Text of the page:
So, after I get my bookshelf and test it out, you can count on a new kind of review.


A new Wendy Mass book. I've read and loved her Every Soul a Star, which Alysa reviewed here, and have wanted to read her 11 Birthdays (though Alysa beat me to it, here, number 7 in her flow-chart list). So I'm beating her to this one, by gumbo! ;)

Considering this book is also about a birthday, as evidenced by the cover, I wondered if it was somehow a sequel to 11 Birthdays. It happens chronologically after 11 Birthdays, but it's about an entirely new character, who also happens to be a classmate of Amanda and Leo, the main characters in 11 Birthdays. So you're not spoiling anything for yourself by reading this one first, because it's not related to the previous one.

So now that we've cleared that up ...

Rory is an almost-twelve-year-old who has a list accumulated over the past many years of all the things her parents told her she couldn't do until she was twelve---things like getting her ears pierced, shaving her legs, attending a boy-girl party, riding an upside-down roller coaster, and staying home alone. The magical day arrives, and out comes the list. Though at first reluctant, her parents are supportive and even have enough restraint to silence any "I told you so's" you know they're just dying to say as one item after another ends in hilarious disaster.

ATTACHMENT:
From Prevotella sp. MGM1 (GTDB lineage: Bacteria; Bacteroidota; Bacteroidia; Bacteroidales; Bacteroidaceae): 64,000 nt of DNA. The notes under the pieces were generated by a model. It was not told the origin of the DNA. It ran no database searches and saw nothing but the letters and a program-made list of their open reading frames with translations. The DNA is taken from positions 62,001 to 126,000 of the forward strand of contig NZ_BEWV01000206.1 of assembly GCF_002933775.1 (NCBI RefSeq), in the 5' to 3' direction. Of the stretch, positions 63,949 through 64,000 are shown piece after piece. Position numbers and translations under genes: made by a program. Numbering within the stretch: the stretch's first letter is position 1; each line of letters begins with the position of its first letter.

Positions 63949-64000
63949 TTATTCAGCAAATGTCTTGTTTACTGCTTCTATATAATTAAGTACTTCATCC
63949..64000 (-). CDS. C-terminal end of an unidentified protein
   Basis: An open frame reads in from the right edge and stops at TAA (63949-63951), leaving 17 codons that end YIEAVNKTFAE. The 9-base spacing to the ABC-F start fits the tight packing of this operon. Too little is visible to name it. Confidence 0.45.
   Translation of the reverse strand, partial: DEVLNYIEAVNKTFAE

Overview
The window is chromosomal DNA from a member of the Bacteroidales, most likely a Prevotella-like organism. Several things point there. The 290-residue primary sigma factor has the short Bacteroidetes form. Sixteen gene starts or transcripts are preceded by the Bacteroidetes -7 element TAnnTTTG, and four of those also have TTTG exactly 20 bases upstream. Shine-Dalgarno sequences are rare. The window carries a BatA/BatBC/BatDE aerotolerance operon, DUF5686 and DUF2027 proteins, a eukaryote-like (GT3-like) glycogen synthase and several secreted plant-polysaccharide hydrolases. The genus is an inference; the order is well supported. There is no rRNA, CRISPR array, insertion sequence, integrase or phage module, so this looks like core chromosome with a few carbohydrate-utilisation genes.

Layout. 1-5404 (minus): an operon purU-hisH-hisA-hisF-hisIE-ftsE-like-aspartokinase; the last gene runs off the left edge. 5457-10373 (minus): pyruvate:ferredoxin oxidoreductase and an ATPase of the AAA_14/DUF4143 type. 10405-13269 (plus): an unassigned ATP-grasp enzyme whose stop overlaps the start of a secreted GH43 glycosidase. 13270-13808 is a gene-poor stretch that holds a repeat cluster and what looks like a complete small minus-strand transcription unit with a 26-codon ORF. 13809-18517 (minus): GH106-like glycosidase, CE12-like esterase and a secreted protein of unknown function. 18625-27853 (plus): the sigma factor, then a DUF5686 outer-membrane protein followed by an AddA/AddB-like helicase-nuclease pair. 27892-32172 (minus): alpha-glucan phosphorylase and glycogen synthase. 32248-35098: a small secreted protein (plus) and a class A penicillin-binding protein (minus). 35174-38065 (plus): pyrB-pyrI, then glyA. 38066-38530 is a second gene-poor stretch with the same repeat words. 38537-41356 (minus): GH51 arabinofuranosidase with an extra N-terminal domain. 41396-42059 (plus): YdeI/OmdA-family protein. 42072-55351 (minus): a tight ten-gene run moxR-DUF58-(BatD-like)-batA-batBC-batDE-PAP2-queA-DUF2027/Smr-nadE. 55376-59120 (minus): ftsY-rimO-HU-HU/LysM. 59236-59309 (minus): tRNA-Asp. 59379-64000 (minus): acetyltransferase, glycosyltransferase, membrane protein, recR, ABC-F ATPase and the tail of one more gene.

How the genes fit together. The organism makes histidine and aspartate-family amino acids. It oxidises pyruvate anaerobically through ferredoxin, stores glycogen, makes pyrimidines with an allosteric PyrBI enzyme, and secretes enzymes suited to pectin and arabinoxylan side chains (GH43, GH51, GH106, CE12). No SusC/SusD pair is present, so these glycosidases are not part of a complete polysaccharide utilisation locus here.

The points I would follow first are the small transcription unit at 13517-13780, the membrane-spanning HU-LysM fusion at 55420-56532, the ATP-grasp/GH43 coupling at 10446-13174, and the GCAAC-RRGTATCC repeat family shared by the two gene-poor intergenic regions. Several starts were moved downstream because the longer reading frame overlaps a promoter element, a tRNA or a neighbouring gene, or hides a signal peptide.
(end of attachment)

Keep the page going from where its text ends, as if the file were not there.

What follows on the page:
I was either smiling, chuckling, or outright laughing all through this book. I just loved Rory. I hope that someday I can have a daughter, and I hope that when I do, she will be just like Rory. Totally cute and fun book, though the ending tie-together felt the tiniest bit weak to me. Still, I give it two thumbs up.

New Look

Ashley has used her blog-savvy to update the Everead look.  What do you think?


Nation by Terry Pratchett has many things to recommend it.  First, it's by Terry Pratchett.  Second, it's a Printz Honor book (the little-bit-older version of the Newbery). Third, Jacob liked it (so, you know, it's not just me).  Fourth, it (on Playaway, read by Stephen Briggs) kept me awake in the middle of the night while I was driving through Kansas.  Hmm, I suppose it may have saved my life.